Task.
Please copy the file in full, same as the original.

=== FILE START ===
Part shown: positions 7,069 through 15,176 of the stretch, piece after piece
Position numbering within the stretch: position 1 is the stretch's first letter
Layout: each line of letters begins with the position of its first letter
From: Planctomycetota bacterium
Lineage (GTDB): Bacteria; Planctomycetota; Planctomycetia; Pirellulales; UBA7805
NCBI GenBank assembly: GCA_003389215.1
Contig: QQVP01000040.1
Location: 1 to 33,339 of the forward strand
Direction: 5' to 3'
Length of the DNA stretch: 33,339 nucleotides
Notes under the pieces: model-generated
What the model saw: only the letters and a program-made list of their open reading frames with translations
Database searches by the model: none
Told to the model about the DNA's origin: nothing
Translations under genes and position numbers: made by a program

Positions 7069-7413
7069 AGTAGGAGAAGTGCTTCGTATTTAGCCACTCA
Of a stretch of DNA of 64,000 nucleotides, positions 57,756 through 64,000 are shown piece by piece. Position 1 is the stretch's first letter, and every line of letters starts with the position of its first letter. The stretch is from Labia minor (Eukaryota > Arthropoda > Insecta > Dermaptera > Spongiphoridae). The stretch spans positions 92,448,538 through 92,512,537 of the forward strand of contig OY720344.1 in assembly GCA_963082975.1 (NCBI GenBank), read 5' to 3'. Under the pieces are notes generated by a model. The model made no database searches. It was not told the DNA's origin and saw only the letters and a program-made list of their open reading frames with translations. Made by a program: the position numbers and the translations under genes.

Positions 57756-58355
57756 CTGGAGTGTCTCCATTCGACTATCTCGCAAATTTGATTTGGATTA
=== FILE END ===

Part shown: positions 7,069 through 15,176 of the stretch, piece after piece
Position numbering within the stretch: position 1 is the stretch's first letter
Layout: each line of letters begins with the position of its first letter
From: Planctomycetota bacterium
Lineage (GTDB): Bacteria; Planctomycetota; Planctomycetia; Pirellulales; UBA7805
NCBI GenBank assembly: GCA_003389215.1
Contig: QQVP01000040.1
Location: 1 to 33,339 of the forward strand
Direction: 5' to 3'
Length of the DNA stretch: 33,339 nucleotides
Notes under the pieces: model-generated
What the model saw: only the letters and a program-made list of their open reading frames with translations
Database searches by the model: none
Told to the model about the DNA's origin: nothing
Translations under genes and position numbers: made by a program

Positions 7069-7413
7069 AGTAGGAGAAGTGCTTCGTATTTAGCCACTCA
Of a stretch of DNA of 64,000 nucleotides, positions 57,756 through 64,000 are shown piece by piece. Position 1 is the stretch's first letter, and every line of letters starts with the position of its first letter. The stretch is from Labia minor (Eukaryota > Arthropoda > Insecta > Dermaptera > Spongiphoridae). The stretch spans positions 92,448,538 through 92,512,537 of the forward strand of contig OY720344.1 in assembly GCA_963082975.1 (NCBI GenBank), read 5' to 3'. Under the pieces are notes generated by a model. The model made no database searches. It was not told the DNA's origin and saw only the letters and a program-made list of their open reading frames with translations. Made by a program: the position numbers and the translations under genes.

Positions 57756-58355
57756 CTGGAGTGTCTCCATTCGACTATCTCGCAAATTTGATTTGGATTA